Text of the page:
Flying cars, robots and similar things are what many people imagine when it comes to artificial intelligence. So dreams of the future? Not quite. In this article, you will find out where we already encounter artificial intelligence in everyday life and what this has to do with your child’s media education.
Artificial intelligence, or AI for short, is a very broad term. This usually refers to machines or computer systems that can mimic human intelligence. To do this, they are fed information until they can apply it independently to solve tasks. This also means that they can learn from mistakes and thus constantly improve. For example, if a computer is fed a very large number of photos of human faces, at some point it will be able to tell for sure whether or not a photo has a human face in it. In this case, it is a so-called “weak AI” because it is intelligent only in relation to a specific subject. Research is also being conducted on a “strong AI” that could have the intellectual capabilities of a human, e.g., think logically or plan ahead. However, the strong AI does not yet exist. And if it should exist one day – it will probably not have feelings and thus will be fundamentally different from us humans.
With facial recognition , artificial intelligence has already become part of our everyday lives: Perhaps someone in your family also uses “Face ID” to unlock the smartphone. Here, the smartphone recognizes whether it is the face of a very specific person. AI is also being used in voice assistants and streaming services. Alexa, Siri and Co. “remember” when they are addressed by their name (“Hey, Alexa”). Netflix recommends movies that match the content you’ve recently watched. Algorithms also play a role in this. With so-called smart toys, children can interact while playing – this also works thanks to AI. For example, a smart cuddly toy can search the Internet for answers to your child’s questions and then read them aloud.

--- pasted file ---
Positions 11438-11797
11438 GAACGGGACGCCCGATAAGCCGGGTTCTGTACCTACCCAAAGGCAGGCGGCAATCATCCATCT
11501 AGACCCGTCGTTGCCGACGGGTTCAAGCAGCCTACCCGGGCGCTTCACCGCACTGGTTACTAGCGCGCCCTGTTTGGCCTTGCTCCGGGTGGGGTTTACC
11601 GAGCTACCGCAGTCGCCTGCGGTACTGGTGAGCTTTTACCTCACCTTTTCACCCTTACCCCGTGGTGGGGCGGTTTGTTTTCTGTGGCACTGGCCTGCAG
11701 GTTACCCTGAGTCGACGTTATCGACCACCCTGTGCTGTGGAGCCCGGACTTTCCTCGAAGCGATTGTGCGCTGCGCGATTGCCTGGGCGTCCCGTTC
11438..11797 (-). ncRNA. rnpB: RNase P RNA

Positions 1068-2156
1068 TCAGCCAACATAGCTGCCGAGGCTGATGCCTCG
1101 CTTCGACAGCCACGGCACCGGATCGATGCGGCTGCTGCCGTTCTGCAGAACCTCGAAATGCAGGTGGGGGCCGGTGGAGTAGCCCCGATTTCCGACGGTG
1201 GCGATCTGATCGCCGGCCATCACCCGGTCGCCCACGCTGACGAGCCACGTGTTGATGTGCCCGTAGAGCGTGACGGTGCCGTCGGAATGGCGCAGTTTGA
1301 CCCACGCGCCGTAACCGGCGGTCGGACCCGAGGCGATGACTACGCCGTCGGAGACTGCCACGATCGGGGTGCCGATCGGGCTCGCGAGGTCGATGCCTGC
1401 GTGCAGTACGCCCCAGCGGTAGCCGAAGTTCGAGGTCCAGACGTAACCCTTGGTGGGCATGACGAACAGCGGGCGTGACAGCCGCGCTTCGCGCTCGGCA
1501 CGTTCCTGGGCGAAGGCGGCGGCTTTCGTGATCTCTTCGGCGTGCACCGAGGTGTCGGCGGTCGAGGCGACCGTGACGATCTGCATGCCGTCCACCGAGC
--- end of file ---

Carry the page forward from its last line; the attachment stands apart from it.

Artificial intelligence can make our lives easier in many situations. But there are also risks associated with the use of AI. For example, so-called deep fakes can be used to create deceptively real images or videos that support the spread of fake news. If AI is used at home, for example via a voice assistant or smart toys, it is also important to look at the manufacturer’s data protection measures and use existing security settings. If the data is not stored on the device itself, but in a cloud, there is a risk that third parties can access and misuse the data. There are also many legal questions for which there is no conclusive solution at the present time: For example, who should be liable in the future if a decision made by an AI causes damage? This is one reason why the use of self-driving cars, for example, is not yet readily possible.
Artificial intelligence has arrived in our everyday lives and is likely to become increasingly important in the future. Children and young people are already growing up with many applications based on AI as a matter of course. This makes it all the more important that they understand what AI is and how it works. Younger children often find it difficult at first to distinguish between an object activated by AI and a real living being. Age-appropriate explanatory videos and articles are suitable for teaching children and young people about artificial intelligence. There are also games in which you can train an AI yourself and thus learn to understand how it works in a playful way. Here we have put together a few offers for you: